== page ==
We at NPSC have already received many inquiries about the impact of yesterday’s Supreme Court decision Sessions v. Dimaya which can be found here. There is the potential that Dimaya can have a significant impact on many federal inmates who have had their sentence enhanced or a conviction based upon allegedly having committed a “crime of violence” as defined by 18 U.S.C. §16(b) or 18 U.S.C. §924(c). Clearly, defendants who have not yet been sentenced or whose sentences are not yet final or have an appeal pending may be able obtain significant benefit from the application of Dimaya. For other federal inmates where Dimaya may have a beneficial effect may need to secure counsel and file a §2255 petition. It is advised that no one should file a petition pro se as such matters are very complicated and skilled counsel will give the federal inmate the best chance of reducing their sentence. Such inmates may also want to contact the appropriate Office of the Federal Public Defender for assistance and guidance. Feel free to contact NPSC at 615-696-6153 or at firstname.lastname@example.org for more information or for a referral to private legal counsel with experience in such matters.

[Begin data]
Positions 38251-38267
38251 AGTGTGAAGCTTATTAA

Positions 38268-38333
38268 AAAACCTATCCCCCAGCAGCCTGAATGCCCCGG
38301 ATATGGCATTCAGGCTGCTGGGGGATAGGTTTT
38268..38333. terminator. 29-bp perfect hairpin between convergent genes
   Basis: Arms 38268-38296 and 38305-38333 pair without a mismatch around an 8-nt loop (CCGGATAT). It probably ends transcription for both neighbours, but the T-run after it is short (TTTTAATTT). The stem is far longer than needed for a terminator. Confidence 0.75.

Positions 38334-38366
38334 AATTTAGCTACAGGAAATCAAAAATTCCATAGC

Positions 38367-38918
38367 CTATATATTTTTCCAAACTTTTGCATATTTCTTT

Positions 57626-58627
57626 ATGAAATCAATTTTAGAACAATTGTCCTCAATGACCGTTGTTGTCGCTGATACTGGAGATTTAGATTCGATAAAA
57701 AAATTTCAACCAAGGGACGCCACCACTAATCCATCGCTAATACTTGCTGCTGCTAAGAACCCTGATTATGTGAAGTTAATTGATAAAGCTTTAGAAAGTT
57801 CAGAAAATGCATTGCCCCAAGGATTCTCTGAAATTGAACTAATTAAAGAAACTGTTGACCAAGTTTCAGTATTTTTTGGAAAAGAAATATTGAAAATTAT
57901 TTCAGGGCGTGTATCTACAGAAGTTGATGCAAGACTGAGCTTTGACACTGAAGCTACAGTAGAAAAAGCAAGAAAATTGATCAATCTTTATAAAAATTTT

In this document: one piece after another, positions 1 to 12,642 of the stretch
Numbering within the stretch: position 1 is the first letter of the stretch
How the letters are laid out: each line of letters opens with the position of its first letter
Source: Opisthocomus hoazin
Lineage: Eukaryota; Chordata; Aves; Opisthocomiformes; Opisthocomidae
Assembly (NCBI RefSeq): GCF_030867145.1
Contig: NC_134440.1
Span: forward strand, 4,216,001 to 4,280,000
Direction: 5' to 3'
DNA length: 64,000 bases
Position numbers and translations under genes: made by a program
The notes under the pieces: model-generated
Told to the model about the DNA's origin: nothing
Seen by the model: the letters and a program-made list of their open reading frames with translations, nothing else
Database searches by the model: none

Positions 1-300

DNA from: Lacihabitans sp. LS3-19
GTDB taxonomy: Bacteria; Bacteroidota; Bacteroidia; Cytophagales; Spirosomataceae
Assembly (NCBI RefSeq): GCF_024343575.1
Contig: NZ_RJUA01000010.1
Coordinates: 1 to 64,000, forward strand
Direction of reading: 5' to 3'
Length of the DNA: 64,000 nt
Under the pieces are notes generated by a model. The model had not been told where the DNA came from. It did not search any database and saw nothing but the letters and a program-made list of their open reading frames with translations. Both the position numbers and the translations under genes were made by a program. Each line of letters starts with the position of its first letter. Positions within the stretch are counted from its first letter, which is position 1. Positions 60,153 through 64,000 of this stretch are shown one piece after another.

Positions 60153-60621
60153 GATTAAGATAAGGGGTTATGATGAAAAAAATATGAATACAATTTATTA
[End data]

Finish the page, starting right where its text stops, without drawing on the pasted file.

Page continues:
National Prison and Sentencing Consultants (NPSC) has heard many rumors from federal inmates and others that have been circulating relating to the Federal Bureau of Prisons’ closing certain federal prison camps in an effort to comply with its reduced 2019 Federal Budget allocation. Although it is unclear what has been approved 2019, the 2019 Budget request by the Bureau of Prisons called for the closure of 2 of 7 federal standalone camps. We have been asked about these rumors and as of this date do not have a definitive answer as to which camps, if any, will in fact be closed in 2019. However, the seven-standalone federal prison are: FPC Pensacola, FPC Montgomery, FPC Duluth, FPC Alderson, FPC Bryan, FPC Morgantown and FPC Yankton. We do find this putative budget cut and tentative closures curious when in fact the Department of Justice also proposed the elimination of a planned new $50,000,000 federal prison in Eastern Kentucky, but Congress, under the leadership of Senate Majority Leader Mitch McConnell (R-KY), approved the funding for this new and admittedly unnecessary facility. Even more curious is the fact that this new facility is slated to also have a satellite prison camp adjacent to a high security facility. As of this date we do not know which federal camps will be closed, if any. Of course, National Prison and Sentencing Consultants will keep all updated as new and reliable information becomes available.